2.Department of Internal Medicine, Roy J. and Lucille A. Carver College of Medicine, University of Iowa, USA
3.Research Service, VA Medical Center, Iowa City, Iowa 52242, USA..
Background: DHEA stimulates endothelial nitric oxide (NO) production in vitro and its prolonged use in humans improves vascular function. It is believed that this effect is mediated by metabolism of DHEA to androgens and estrogens. We hypothesized that DHEA action is mediated by a rapid, receptor-ependent, endothelial NO production pathway. We tested this hypothesis by studying the acute effect of a single oral dose of DHEA on vascular function in postmenopausal diabetic women.
Design and Methods: This was a double blind, randomized, placebo controlled, cross-over study. Nine postmenopausal women with type 2 diabetes and 5 age- and weight- matched controls received 50 mg of DHEA or placebo in a random order one week apart. We examined forearm resistance vessel responses to intra-arterial nitroprusside, acetylcholine and verapamil.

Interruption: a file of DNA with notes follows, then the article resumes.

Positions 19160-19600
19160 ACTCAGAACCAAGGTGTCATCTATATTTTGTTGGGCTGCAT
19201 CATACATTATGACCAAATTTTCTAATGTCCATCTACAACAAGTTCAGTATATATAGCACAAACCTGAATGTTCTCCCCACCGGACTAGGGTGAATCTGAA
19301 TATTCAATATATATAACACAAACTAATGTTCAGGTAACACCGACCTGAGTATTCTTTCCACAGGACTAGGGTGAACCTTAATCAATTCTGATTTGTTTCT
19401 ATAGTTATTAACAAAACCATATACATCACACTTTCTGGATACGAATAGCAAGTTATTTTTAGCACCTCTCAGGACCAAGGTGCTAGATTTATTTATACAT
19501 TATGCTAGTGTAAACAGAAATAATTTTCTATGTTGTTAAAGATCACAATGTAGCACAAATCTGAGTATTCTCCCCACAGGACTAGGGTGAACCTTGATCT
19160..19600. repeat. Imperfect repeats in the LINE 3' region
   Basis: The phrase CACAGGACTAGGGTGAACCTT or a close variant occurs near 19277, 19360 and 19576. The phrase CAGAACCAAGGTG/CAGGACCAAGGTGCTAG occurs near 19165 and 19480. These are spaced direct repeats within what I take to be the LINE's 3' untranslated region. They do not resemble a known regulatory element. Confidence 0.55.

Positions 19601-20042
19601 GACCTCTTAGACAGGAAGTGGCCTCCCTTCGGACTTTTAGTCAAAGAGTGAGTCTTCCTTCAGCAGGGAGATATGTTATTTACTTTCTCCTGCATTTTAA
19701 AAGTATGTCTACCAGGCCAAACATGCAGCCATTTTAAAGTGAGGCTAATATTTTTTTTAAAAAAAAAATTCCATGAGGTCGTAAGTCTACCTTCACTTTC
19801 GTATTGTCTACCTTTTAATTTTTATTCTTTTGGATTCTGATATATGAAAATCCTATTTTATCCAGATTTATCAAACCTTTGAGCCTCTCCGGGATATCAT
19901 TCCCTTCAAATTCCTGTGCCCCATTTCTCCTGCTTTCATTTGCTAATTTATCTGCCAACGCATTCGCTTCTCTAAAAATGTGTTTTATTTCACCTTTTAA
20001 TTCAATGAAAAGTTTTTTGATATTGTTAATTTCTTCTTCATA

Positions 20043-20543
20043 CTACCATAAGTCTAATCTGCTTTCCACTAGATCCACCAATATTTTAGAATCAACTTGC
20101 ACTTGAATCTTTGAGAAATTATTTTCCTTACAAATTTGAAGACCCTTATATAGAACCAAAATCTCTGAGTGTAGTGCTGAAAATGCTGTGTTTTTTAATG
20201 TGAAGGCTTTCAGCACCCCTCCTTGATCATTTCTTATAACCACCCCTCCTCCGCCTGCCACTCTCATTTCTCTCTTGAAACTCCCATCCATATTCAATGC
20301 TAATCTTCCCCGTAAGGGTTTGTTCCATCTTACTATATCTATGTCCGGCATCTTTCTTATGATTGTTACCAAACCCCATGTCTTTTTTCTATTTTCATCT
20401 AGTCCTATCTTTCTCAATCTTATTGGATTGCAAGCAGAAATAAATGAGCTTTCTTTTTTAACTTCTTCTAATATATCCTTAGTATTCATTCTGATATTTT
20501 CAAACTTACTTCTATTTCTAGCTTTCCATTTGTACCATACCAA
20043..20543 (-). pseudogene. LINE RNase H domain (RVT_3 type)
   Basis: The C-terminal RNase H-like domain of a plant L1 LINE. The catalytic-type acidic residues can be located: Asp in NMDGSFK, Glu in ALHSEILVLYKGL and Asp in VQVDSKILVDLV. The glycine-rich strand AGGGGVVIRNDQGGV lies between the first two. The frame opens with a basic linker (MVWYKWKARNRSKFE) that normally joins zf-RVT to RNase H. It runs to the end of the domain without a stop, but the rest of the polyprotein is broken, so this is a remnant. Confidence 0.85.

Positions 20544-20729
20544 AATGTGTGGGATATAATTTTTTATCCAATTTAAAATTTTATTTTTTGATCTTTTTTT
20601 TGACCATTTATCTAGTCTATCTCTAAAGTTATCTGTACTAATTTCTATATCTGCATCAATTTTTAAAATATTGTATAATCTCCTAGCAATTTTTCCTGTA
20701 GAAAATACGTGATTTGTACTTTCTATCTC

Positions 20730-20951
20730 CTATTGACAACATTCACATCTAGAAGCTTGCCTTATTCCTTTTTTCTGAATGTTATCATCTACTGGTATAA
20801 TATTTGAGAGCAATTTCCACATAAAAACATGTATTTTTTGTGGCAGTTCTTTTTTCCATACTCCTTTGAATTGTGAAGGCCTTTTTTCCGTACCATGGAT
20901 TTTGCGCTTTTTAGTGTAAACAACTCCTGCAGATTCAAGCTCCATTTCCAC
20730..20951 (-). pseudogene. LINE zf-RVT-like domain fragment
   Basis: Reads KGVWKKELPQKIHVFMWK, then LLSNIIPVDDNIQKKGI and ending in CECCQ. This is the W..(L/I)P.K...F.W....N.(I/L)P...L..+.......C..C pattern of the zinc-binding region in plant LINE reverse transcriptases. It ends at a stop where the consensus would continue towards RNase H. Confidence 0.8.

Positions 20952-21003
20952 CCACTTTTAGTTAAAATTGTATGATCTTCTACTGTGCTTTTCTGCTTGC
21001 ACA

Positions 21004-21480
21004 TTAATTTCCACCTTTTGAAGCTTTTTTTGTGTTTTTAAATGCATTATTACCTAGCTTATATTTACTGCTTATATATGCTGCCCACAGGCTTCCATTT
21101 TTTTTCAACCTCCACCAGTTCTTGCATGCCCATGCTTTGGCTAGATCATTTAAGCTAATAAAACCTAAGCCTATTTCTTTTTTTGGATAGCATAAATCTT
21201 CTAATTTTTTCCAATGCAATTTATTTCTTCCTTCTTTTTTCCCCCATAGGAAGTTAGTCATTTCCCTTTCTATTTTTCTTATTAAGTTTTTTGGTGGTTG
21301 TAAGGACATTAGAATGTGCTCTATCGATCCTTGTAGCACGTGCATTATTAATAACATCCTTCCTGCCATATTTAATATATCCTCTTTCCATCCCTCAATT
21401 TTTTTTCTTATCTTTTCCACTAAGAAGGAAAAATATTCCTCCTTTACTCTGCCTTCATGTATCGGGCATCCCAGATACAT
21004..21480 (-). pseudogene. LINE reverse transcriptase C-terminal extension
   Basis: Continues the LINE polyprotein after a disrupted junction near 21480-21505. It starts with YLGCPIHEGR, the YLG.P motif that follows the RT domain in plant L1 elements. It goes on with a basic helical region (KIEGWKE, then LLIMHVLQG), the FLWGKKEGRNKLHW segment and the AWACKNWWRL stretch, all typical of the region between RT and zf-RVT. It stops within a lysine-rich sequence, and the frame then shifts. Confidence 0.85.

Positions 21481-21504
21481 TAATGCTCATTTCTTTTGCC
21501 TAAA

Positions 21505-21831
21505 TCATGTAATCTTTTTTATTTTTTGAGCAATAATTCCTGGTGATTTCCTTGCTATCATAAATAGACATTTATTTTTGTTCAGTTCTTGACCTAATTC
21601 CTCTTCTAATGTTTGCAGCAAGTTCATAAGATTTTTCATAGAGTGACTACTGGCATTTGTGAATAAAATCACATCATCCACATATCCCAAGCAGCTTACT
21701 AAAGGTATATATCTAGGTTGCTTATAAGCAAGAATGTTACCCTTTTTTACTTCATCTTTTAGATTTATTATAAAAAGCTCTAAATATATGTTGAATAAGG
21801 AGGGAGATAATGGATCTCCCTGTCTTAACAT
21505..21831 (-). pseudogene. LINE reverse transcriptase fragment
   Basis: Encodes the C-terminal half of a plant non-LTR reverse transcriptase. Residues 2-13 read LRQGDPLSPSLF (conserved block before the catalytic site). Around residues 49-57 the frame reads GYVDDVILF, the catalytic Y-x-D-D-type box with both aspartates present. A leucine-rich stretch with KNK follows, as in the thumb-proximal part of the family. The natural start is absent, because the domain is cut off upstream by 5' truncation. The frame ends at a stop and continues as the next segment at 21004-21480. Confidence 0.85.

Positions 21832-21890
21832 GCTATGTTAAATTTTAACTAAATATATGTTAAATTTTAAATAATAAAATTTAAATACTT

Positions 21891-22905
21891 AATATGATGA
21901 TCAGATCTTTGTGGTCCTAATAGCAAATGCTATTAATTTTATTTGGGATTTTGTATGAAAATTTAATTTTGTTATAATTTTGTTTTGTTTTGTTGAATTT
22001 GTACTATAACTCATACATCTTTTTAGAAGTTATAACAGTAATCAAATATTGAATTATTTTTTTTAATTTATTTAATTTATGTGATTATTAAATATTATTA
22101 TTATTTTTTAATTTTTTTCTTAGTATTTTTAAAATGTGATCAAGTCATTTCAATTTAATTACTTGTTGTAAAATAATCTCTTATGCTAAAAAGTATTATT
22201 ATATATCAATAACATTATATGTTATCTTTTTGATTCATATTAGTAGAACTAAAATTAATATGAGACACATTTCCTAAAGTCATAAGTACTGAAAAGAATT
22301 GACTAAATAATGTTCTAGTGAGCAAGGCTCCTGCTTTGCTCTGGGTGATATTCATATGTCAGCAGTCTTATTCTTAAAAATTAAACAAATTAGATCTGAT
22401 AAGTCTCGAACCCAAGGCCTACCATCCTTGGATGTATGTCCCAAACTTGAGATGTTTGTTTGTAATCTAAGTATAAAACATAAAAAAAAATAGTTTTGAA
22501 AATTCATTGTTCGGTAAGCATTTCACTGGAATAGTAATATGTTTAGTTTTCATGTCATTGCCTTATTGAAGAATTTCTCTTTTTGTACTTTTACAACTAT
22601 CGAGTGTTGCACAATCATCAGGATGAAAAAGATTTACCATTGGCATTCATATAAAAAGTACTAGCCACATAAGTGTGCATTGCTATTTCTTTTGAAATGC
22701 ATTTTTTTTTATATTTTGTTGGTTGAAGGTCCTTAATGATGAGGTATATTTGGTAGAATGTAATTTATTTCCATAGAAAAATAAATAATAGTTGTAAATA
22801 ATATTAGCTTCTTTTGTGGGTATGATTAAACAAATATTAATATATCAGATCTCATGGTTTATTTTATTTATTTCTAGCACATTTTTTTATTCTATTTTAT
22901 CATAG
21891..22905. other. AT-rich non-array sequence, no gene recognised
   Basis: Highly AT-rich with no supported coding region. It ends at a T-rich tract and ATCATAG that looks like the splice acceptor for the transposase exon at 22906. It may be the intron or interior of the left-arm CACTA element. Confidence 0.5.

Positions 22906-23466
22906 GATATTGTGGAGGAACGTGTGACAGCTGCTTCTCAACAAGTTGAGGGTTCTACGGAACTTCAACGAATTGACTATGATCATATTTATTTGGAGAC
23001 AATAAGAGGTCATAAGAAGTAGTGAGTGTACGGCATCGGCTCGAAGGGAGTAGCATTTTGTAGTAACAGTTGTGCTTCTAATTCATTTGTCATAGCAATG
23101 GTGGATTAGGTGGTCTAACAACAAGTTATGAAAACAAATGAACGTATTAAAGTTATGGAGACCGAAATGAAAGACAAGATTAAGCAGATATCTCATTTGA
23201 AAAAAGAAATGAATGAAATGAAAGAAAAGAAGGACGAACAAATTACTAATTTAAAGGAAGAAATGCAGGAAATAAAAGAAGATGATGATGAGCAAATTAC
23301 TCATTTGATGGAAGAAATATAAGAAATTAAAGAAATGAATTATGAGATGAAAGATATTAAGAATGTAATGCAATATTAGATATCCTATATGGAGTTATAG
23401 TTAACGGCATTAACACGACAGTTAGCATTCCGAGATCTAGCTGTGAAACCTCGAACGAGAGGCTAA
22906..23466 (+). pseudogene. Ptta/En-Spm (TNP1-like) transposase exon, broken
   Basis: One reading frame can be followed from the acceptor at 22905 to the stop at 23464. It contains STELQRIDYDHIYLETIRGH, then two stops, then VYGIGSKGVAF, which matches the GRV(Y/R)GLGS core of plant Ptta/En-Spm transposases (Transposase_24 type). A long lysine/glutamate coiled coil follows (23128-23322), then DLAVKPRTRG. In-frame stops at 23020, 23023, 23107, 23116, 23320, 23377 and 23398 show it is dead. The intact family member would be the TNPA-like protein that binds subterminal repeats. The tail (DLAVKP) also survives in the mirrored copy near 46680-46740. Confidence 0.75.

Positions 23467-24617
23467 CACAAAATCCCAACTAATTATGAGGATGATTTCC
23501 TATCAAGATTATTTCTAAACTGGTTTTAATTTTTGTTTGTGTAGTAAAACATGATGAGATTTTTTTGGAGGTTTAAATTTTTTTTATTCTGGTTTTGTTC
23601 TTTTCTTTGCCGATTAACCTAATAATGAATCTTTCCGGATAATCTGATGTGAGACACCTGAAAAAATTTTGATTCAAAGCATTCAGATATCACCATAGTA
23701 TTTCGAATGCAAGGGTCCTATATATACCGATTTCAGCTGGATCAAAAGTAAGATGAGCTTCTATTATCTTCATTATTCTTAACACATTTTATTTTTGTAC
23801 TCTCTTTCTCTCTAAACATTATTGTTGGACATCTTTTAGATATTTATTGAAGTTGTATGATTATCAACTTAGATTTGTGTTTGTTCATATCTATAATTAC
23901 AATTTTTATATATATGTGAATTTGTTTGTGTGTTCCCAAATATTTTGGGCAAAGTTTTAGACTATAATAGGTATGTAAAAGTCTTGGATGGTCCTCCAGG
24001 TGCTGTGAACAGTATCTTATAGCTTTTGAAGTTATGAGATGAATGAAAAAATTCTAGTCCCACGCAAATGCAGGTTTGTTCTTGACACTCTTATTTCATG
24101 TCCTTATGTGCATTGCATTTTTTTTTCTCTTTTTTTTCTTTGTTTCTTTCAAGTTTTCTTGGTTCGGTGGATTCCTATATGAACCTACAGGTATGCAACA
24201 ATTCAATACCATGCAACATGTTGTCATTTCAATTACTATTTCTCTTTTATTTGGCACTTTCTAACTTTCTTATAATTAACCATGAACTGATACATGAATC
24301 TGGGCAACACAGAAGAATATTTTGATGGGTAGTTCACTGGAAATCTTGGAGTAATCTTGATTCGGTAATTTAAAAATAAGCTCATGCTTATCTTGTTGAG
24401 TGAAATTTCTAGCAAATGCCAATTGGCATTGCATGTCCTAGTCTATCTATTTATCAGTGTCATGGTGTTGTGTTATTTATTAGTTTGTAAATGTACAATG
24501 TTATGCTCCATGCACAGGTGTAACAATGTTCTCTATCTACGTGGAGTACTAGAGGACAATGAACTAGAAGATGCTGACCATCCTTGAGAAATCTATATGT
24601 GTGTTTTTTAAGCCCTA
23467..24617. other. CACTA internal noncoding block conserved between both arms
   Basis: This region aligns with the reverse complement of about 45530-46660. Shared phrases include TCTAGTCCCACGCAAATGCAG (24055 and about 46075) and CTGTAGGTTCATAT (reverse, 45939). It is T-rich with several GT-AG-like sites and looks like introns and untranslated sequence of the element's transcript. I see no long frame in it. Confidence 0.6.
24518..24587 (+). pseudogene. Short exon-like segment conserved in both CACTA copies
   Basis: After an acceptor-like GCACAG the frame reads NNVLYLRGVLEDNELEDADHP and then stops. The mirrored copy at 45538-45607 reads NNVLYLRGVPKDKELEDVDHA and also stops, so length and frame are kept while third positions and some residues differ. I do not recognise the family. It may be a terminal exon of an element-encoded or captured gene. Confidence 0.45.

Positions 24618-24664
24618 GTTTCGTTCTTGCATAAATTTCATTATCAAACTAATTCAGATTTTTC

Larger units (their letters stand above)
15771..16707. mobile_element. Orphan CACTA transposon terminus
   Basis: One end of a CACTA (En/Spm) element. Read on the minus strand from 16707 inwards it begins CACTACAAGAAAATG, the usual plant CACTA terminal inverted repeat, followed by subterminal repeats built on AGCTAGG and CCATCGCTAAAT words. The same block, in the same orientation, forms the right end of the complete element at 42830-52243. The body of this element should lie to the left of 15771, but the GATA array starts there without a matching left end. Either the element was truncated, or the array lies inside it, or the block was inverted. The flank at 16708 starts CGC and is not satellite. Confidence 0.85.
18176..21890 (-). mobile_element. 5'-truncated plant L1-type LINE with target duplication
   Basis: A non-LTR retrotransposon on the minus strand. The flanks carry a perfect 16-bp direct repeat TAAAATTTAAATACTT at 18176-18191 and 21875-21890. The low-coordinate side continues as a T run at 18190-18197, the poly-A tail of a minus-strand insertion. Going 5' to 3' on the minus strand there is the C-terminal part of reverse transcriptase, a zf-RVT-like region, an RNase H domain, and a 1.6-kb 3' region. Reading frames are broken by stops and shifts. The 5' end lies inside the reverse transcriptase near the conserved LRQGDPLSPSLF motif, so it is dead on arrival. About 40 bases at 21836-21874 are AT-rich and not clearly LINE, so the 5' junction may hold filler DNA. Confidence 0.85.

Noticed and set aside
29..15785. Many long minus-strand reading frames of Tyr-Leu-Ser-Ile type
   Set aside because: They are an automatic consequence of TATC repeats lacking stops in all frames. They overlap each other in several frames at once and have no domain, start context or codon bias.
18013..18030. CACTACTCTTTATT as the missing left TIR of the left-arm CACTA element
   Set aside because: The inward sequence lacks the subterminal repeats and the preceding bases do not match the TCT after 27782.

Results: There was no difference in baseline characteristics and steroid hormone levels between the groups. Following administration of DHEA, steroid hormone concentrations increased in both diabetics and controls indicating adequate absorption and metabolism of DHEA. Prior to administration of arterial vasodilators, there was no difference in baseline forearm blood flow between diabetics and controls and within each group in response to DHEA versus placebo. There was also no difference in the vasodilator-induced increment in blood flow between diabetics and controls and within each group in response to DHEA versus placebo.
Conclusions: In postmenopausal women with diabetes, DHEA did not have any acute effect on basal or vasodilator stimulated forearm blood flow, despite evidence of systemic absorption and adequate vascular responses to endothelium and non-endothelium dependent vasodilators.
Keywords: vasodilator, endothelium, nitric oxide, postmenopausal